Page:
Soaking storms continue to drench Florida Peninsula

Alex Sosnowski
·5 min read

An unusually strong and moist front for April will continue to bring rounds of rain and locally severe thunderstorms over the central and southern parts of the Florida Peninsula through Wednesday.

The front has already delivered nearly an entire month's worth of rain in some areas since arriving this past weekend, and a few more inches are forecast to fall on some communities into midweek.

On Sunday, April 18, 2021, both Gainesville and Leesburg, Florida, set daily rainfall records. At Gainesville, 1.10 inches of rain fell and broke the record of 0.95 of an inch set way back in 1912. Leesburg, located about 48 miles northwest of Orlando, received 0.61 of an inch of rain on Sunday, which broke the old record of 0.42 of an inch set back in 2019.

This graphic shows radar estimated rainfall as of Monday, April 19, 2021, from late last week through this past weekend (AccuWeather).

The rain will continue to be largely beneficial. On average, April is one of the driest months of the year across the peninsula, according to data from the National Weather Service. Fronts typically become very weak as they approach; the summertime thunderstorm season has not yet ramped up and tropical systems usually don't start to crop up and unload locally heavy rain until June.

For example, in Orlando, Florida, the average rainfall for April is 2.68 inches. During May, normal rainfall ramps up to 3.45 inches and during the months of June, July and August, rainfall averages between 7 and 8 inches each month. As of Tuesday afternoon, April 20, Orlando has already racked up 4.92 inches of rain, exceeding its normal rainfall for the entire month of April.

From Monday through Wednesday, a general 2-4 inches of rain is forecast to fall on the central counties of the state, with 1-2 inches likely over the southern third. Locally higher amounts are possible.

Prior to April, much of the Florida Peninsula had been abnormally dry according to data from the United States Drought Monitor. Pockets of moderate drought exist in the southern third of the peninsula as well. Since Jan. 1, 2021, Fort Lauderdale and West Palm Beach, Florida, have only received about 50% of their normal rainfall. Both cities typically receive between 12 and 13 inches of rain at this point in the season.

Too much rain may fall too fast in this setup into Wednesday.

"There is the potential for urban and low-lying area flooding, especially where storms linger or repeat," AccuWeather On-Air Meteorologist Jessica Pash said.

Embedded thunderstorms will not only carry the risk of lightning strikes, but also the potential for locally strong wind gusts, hail and perhaps a brief isolated tornado or waterspout.

The bulk of the rain and thunderstorms from the front will tend to focus on the southern third of the state on Wednesday, which is where the rain is most needed.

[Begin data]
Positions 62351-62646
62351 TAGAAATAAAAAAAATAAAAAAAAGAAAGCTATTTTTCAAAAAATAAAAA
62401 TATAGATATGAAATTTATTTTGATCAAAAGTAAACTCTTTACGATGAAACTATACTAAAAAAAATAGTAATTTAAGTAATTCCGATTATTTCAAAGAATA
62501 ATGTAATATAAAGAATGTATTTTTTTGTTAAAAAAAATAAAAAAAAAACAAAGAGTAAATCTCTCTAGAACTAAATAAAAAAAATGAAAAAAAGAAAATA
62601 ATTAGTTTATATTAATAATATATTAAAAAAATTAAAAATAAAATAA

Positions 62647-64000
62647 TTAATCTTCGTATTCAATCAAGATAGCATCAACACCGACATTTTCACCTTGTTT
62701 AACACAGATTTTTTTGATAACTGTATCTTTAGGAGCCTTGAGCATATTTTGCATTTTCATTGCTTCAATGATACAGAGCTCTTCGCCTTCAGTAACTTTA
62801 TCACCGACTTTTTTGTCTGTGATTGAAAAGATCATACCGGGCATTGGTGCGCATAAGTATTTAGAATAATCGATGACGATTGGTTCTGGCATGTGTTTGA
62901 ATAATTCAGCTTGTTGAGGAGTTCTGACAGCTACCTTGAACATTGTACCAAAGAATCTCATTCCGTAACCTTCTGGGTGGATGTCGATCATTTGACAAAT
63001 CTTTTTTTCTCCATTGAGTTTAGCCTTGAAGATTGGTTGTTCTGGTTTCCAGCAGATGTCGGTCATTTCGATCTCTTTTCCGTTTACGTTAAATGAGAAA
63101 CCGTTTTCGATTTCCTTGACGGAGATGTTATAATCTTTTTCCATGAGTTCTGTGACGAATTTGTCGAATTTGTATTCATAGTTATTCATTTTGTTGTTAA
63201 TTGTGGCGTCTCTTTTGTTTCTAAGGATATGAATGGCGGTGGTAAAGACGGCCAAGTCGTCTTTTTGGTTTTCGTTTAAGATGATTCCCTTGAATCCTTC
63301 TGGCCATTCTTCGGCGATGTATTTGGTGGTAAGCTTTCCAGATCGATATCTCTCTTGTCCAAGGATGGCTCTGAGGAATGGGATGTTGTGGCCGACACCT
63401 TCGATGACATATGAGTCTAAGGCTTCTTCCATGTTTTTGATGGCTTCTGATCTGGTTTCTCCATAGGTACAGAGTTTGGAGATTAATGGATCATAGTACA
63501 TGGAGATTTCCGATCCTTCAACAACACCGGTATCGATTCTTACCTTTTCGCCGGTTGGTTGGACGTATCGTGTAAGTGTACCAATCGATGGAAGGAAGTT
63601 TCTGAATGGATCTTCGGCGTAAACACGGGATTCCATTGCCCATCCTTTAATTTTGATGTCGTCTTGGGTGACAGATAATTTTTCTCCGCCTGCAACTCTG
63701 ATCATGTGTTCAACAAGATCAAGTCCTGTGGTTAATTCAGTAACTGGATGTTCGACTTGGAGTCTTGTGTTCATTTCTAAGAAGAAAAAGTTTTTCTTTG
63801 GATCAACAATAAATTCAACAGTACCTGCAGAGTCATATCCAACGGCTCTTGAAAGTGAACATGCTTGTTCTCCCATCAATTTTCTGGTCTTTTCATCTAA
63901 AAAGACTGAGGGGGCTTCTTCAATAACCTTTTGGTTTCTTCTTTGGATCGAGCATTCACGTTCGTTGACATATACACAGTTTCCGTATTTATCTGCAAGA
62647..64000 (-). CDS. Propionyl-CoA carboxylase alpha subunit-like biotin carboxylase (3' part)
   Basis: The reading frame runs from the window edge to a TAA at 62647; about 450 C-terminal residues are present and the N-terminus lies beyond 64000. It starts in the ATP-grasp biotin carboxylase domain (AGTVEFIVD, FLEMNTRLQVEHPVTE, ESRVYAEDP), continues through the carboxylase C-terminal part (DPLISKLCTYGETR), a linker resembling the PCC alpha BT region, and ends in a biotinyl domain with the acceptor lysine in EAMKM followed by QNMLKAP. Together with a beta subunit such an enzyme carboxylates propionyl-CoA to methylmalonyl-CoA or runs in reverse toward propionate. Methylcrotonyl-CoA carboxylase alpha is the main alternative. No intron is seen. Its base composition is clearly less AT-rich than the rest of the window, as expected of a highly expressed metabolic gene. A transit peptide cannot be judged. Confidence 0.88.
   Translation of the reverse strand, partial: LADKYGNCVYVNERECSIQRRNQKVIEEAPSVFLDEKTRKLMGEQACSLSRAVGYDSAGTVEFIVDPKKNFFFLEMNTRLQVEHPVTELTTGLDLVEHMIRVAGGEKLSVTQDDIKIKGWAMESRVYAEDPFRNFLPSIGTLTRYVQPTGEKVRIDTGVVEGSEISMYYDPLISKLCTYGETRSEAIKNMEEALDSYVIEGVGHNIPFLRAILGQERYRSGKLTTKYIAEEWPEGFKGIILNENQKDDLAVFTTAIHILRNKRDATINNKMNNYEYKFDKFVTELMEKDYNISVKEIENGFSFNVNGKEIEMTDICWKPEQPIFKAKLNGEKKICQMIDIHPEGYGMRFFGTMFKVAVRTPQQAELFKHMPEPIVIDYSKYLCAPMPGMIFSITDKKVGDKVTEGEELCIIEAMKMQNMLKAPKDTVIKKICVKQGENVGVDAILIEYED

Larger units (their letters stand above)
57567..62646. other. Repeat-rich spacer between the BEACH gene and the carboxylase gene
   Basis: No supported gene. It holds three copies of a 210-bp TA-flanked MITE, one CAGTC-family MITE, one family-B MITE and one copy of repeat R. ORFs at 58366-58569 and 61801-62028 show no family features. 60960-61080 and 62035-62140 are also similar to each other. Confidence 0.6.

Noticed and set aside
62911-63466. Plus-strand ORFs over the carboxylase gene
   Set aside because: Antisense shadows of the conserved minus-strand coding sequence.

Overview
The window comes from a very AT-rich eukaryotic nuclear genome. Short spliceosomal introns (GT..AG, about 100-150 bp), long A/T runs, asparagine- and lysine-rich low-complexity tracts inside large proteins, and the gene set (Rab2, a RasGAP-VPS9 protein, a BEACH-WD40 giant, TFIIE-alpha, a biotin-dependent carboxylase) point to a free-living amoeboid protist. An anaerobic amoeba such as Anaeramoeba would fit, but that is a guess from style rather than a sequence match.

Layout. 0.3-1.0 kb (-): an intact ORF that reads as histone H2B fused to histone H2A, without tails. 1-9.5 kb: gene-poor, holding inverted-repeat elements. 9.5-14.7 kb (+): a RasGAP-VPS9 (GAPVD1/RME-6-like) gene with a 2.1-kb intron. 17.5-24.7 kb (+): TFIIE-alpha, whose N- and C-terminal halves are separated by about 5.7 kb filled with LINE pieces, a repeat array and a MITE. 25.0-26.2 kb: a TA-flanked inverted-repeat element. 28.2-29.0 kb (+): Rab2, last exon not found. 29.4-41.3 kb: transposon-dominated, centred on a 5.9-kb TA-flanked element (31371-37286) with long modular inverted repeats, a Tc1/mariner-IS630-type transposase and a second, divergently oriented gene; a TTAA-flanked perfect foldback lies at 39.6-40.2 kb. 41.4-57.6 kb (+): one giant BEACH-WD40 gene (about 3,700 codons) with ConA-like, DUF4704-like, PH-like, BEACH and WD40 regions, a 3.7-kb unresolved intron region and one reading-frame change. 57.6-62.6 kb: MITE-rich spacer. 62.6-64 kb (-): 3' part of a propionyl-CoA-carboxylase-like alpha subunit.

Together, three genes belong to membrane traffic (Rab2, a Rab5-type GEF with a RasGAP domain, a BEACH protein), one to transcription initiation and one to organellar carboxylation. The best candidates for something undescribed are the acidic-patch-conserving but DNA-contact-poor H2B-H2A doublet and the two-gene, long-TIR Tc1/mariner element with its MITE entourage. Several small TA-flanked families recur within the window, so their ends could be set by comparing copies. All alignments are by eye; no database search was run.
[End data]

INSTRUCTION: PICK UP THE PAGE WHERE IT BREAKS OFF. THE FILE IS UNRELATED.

The sagging front will also continue to slash temperatures. Following a very warm stretch of 10 days or longer with highs well into the 80s to near 90, temperatures are forecast to be generally 10 degrees lower over the central and southern parts of the state during much of the balance of the week. High temperatures are forecast to range from the middle 70s to the lower 80s in the central counties of the peninsula and the lower to middle 80s in the southern counties.

There will be a couple more opportunities for rain once the current front dissipates.

"There is the chance another front drops in with rain and thunderstorms across the panhandle and northern part of the peninsula spanning April 24-25," AccuWeather Lead Long-Range Meteorologist Paul Pastelok said.

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Another round of rain and thunderstorms is possible during the first few days of May as well.

Forecasters are not yet certain if that front will die out as it approaches the state or if it will hold together with more soaking rain due to a storm along the front, according to Pastelok.

"Odds favor that system diminishing before much impact in Florida," he said.

Because of the typical limited rainfall, strengthening sunshine, low humidity and surging temperatures during the spring, brush fire season tends to ramp up across the state. Rain from this week and later in April may not be enough to reduce the risk of brush fires.

Pastelok explained that if that front diminishes and the state misses out on more rain, it is possible that the risk of brush fires may ramp up during the early and middle part of May.

Moderate drought conditions are being reported across south Florida, as of Monday, April 19, 2021.

The current front sagging slowly southward across the state is forecast to break up later Wednesday over the southern third of the peninsula.

AccuWeather's team of tropical meteorologists is projecting another active hurricane season, but with lower numbers when compared to the record-setting 2020 season. Anticipated conditions could bring a greater number of tropical systems into Florida waters and/or multiple landfalls in the sunshine state, compared to 2020.

The 2020 season brought a record 30 named tropical systems, of which 12 made landfall in the U.S, which was also a record. The prior record for U.S. landfalls was nine in 1916.

However, only two named tropical systems crossed Florida in 2020. Those were Sally in the middle of September and Eta in early November. During early August, Isaias approached Florida as a hurricane from the Caribbean, but the system turned northward and weakened to a tropical storm and stayed east of the state.

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